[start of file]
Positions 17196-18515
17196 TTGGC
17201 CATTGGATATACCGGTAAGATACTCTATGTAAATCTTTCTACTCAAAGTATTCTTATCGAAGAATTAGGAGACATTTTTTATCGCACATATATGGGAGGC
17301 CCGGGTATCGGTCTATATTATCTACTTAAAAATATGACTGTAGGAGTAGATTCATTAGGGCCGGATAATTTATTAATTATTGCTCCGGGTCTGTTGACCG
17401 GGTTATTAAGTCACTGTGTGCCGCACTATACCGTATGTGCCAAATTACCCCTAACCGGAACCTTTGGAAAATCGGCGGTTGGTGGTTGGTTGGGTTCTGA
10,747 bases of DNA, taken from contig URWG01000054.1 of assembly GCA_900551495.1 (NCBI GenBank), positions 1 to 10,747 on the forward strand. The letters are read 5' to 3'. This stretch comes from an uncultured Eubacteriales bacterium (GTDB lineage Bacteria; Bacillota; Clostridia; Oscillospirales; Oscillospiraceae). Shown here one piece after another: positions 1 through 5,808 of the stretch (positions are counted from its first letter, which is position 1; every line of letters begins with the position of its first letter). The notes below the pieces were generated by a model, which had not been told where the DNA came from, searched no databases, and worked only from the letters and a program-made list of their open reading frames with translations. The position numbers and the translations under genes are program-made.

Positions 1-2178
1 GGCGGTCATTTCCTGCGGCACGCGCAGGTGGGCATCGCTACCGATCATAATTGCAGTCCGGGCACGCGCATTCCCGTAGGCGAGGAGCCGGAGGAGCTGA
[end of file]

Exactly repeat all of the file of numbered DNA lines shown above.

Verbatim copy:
Positions 17196-18515
17196 TTGGC
17201 CATTGGATATACCGGTAAGATACTCTATGTAAATCTTTCTACTCAAAGTATTCTTATCGAAGAATTAGGAGACATTTTTTATCGCACATATATGGGAGGC
17301 CCGGGTATCGGTCTATATTATCTACTTAAAAATATGACTGTAGGAGTAGATTCATTAGGGCCGGATAATTTATTAATTATTGCTCCGGGTCTGTTGACCG
17401 GGTTATTAAGTCACTGTGTGCCGCACTATACCGTATGTGCCAAATTACCCCTAACCGGAACCTTTGGAAAATCGGCGGTTGGTGGTTGGTTGGGTTCTGA
10,747 bases of DNA, taken from contig URWG01000054.1 of assembly GCA_900551495.1 (NCBI GenBank), positions 1 to 10,747 on the forward strand. The letters are read 5' to 3'. This stretch comes from an uncultured Eubacteriales bacterium (GTDB lineage Bacteria; Bacillota; Clostridia; Oscillospirales; Oscillospiraceae). Shown here one piece after another: positions 1 through 5,808 of the stretch (positions are counted from its first letter, which is position 1; every line of letters begins with the position of its first letter). The notes below the pieces were generated by a model, which had not been told where the DNA came from, searched no databases, and worked only from the letters and a program-made list of their open reading frames with translations. The position numbers and the translations under genes are program-made.

Positions 1-2178
1 GGCGGTCATTTCCTGCGGCACGCGCAGGTGGGCATCGCTACCGATCATAATTGCAGTCCGGGCACGCGCATTCCCGTAGGCGAGGAGCCGGAGGAGCTGA